A Comeback for the Military Watch
New York Times, September 2, 2014
NEW YORK — On the evening of March 19, 2003, Giovanni Feroce was a ground operations officer in the United States Army stationed at the Command Forward Headquarters in Qatar when he was called on to help kick off Operation Iraqi Freedom.
“The Navy’s launching Tomahawk missiles, the Army’s launching Shock and Awe — the timing of everything has to come together, down to the minute,” he recalled in a recent phone conversation.
Mr. Feroce retired in 2010 after 24 years of military service to enter the world of business — he served as chief executive of the jewelry brand Alex and Ani until March — but he still attributes his operational philosophy to the timekeeping habits he learned in the armed forces.
“I run business based on a military management system,” said Mr. Feroce. That includes using the phonetic alphabet adopted by the North Atlantic Treaty Organization, NATO: “We’d use NLT — November Lima Tango — to mean you have to hit an objective ‘no later than’ such-and-such hours and such-and-such date,” he said.
On July 1, Mr. Feroce hit one timely objective when he acquired the license and trademarks for Benrus, an American watch brand best known for its military-issue timepieces. The company, founded in 1921, filed for bankruptcy in 1981; Mr. Feroce is in the midst of bringing it back to market. His goal is to transform Benrus into a lifestyle brand — selling things like backpacks, bomber jackets, even a men’s cologne called Benrus Black, a reference to “black ops” — with the watches taking center stage.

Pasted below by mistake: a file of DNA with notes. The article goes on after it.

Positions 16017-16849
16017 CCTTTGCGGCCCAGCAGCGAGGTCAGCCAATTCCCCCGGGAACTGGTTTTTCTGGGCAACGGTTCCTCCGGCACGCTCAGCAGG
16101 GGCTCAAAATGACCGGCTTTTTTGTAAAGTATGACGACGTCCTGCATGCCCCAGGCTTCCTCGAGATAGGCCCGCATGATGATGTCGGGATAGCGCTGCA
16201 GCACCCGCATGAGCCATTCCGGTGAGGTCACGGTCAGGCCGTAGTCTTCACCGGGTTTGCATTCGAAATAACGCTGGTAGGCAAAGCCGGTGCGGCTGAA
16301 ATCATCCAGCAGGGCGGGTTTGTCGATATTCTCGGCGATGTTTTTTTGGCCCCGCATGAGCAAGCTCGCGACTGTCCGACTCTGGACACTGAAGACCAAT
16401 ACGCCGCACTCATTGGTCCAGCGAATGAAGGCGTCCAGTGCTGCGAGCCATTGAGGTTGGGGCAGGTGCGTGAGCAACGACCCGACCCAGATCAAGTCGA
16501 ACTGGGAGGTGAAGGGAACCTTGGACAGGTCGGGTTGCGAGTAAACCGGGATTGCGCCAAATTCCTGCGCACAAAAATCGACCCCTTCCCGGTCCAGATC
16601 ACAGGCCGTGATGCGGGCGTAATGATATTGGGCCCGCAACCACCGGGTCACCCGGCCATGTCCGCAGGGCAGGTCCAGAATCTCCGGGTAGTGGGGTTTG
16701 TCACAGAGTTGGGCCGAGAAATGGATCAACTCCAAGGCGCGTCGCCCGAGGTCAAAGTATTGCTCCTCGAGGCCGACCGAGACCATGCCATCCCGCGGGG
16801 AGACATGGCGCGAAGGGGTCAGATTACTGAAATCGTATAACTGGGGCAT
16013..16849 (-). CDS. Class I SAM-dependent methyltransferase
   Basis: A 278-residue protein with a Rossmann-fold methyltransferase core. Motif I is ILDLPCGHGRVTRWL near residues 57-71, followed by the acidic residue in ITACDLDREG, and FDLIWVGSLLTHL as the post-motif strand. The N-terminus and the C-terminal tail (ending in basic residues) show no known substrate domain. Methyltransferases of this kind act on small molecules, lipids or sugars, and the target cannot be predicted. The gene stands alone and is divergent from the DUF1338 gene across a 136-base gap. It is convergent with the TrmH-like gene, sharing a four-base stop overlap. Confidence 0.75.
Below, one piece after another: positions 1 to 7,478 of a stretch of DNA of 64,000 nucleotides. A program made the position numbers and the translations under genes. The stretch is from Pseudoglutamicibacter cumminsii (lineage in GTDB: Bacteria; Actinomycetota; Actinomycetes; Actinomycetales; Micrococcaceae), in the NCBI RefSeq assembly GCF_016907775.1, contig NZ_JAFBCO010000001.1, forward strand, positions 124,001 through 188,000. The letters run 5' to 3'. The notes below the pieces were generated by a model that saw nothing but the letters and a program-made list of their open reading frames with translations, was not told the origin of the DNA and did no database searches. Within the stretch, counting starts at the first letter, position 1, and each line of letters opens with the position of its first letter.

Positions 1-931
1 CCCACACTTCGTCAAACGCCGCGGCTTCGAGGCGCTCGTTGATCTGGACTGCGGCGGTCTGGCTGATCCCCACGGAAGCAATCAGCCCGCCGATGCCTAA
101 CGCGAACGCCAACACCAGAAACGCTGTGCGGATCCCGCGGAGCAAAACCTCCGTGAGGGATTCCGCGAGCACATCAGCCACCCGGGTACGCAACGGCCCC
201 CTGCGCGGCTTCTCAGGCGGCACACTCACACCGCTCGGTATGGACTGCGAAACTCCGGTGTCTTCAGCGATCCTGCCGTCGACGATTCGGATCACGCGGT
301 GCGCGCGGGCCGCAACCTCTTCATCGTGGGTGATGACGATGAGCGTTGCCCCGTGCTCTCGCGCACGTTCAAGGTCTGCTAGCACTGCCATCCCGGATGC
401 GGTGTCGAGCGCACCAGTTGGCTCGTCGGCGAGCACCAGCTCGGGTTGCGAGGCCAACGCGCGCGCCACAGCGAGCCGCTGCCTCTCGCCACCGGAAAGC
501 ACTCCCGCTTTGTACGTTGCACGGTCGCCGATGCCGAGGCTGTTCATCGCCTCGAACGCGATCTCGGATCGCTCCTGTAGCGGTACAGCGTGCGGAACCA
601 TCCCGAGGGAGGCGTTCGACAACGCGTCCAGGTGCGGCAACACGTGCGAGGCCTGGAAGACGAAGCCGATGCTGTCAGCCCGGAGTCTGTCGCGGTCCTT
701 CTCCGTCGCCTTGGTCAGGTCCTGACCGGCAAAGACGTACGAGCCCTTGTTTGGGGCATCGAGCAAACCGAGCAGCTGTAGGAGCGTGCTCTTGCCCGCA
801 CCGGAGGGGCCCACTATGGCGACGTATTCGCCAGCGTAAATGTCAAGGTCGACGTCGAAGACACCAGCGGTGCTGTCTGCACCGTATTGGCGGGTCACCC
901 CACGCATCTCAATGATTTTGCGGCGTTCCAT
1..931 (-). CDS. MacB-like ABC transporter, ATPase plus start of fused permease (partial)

Mr. Feroce, who wore a Timex Expedition watch during his years of service, is hardly the first military man to appreciate the benefits of a reliable timepiece. In the opening pages of Tim O’Brien’s 1990 war classic “The Things They Carried,” the narrator takes inventory of the items his fellow infantrymen brought to battle.
“The things they carried were largely determined by necessity,” Mr. O’Brien wrote. “Among the necessities or near-necessities were P-38 can openers, pocket knives, heat tabs, wristwatches, dog tags, mosquito repellent, chewing gum, candy, cigarettes, salt tablets, packets of Kool-Aid, lighters, matches, sewing kits, Military Payment Certificates, C rations, and two or three canteens of water.”
The P-38 was a folding, pocket-sized tool introduced during World War II to open the canned combat meals known as C rations.
Technically, soldiers didn’t carry watches; they wore them — at least since the Boer Wars of the late 19th century, when cumbersome pocket watches began to give way to more practical styles that could be strapped to the wrist. The utilitarian wristwatch has been a staple of military action ever since.